Seven days after the start of the fourth round of six-nation talks on the North Korean nuclear issue, an agreement was reached regarding a statement of principles for North Korea's disarmament. A look at the content of the negotiations, however, reveals that the US ultimately is the big loser, and China and North Korea the big winners. It is not an exaggeration to say that China and North Korea ganged up on the US and dealt a great blow to its Asia-Pacific diplomacy.
Let's first take a look at the negotiations. This time around, the North Koreans said that they are willing to dismantle the nuclear arms and programs they already have, in exchange for international assistance. The problem is, however, that previous rounds of the six-nation talks have struggled to find a concrete solution to the crucial problem of how to dismantle North Korea's nuclear arms.
A solution thus does not depend on whether or not North Korea wants to dismantle its nuclear weapons, but rather on how it should go about doing so. Since the statement of principles completely ignores this issue, the question now is how there possibly can be talk of a "breakthrough."
Second, the fourth round of talks attempted to make a substantive move forward by not setting any deadlines for disarmament. In order to test the sincerity of the North Koreans' non-nuclear commitment, the US -- in addition to continuing the flexible approach announced in July last year when it said it would not insist on North Korean disarmament before it started offering assistance -- now added the recognition that North Korea is a sovereign nation, called Kim Jung-il "Mister" and agreed to bilateral talks between the US and North Korea within the framework of the six-nation talks.
The only thing gained by this was North Korea's "intent" to follow through on promises of nuclear disarmament and abide by the non-proliferation agreement -- but without any substantial measures offering the US any kind of control over the process.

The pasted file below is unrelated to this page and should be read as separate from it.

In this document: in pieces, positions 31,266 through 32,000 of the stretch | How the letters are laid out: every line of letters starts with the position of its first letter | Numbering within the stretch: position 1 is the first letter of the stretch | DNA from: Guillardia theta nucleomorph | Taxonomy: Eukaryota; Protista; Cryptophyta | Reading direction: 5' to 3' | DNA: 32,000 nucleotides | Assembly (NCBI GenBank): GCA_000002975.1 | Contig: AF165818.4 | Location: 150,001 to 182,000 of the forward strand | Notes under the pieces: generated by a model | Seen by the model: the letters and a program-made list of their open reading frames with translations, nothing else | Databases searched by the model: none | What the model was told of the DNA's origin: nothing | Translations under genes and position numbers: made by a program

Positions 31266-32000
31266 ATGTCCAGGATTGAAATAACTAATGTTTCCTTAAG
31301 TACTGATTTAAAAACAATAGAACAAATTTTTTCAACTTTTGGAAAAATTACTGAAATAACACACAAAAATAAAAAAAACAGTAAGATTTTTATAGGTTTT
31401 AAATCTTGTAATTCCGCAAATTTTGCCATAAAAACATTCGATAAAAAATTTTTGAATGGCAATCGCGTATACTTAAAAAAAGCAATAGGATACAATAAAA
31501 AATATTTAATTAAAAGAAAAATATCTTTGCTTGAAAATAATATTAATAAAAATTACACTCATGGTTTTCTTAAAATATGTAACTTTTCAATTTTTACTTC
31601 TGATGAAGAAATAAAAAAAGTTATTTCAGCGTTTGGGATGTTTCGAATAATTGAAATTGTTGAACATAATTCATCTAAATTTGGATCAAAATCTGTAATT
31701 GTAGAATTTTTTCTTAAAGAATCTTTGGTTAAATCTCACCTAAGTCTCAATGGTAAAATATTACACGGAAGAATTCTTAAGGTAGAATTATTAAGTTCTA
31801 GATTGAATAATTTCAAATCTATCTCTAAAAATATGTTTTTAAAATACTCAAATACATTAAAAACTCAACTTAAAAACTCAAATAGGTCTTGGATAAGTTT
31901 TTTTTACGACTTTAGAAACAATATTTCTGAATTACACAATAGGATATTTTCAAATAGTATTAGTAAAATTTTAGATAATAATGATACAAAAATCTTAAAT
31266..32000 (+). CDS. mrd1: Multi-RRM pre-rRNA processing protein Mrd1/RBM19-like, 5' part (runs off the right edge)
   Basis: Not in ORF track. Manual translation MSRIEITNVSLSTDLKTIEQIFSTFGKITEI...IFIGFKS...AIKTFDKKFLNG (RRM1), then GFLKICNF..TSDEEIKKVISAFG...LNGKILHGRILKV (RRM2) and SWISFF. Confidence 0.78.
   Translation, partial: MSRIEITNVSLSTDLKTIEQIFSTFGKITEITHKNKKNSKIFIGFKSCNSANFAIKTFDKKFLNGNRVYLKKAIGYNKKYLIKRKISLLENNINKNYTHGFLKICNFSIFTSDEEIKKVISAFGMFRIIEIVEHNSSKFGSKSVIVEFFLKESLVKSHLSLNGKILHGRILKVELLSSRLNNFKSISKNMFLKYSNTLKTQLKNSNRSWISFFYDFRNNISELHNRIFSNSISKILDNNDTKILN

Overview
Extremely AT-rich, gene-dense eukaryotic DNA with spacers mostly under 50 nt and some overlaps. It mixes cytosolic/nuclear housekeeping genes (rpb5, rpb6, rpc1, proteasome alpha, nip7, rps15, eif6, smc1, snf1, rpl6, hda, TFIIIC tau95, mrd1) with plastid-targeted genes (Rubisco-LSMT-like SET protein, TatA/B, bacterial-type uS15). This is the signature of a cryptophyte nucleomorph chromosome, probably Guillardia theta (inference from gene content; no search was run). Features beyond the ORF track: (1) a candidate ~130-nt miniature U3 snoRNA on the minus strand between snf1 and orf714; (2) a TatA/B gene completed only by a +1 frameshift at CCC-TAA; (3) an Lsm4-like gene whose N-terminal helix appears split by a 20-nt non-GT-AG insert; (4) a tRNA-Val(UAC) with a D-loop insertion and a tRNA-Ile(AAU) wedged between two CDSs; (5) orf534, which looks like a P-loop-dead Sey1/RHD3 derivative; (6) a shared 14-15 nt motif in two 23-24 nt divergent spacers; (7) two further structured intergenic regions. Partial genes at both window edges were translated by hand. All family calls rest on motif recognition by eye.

That's not all. North Korea also obtained guarantees that it will be allowed to utilize nuclear power for peaceful purposes, as well as a statement from the US and Japan that they will officially recognize the pariah nation. This allows the North Koreans to connect the light-water-reactor project and the US and Japan's diplomatic recognition process -- both interrupted because North Korea violated earlier agreements -- to the talks on nuclear disarmament. North Korea does not even have to divulge whether or not it possesses weapons-grade enriched uranium.
Because the North Korean nuclear crisis is directly connected to its processing of weapons-grade enriched uranium, the fact that the US does not request that Pyongyang clarify the issue is tantamount to the US saying that it is not sure whether or not North Korea has such uranium. It thus seems meaningless to say that the North Korean nuclear crisis had been initiated by the North Koreans themselves.
The fact is that the US was not only the loser in the fourth round of talks, but it also missed the most opportune moment to deal with the issue conclusively. The statement of principles leaves the issue of North Korea's nuclear arms to be dealt with at a later date. Prolonging the process in this way will only serve to intensify the issue.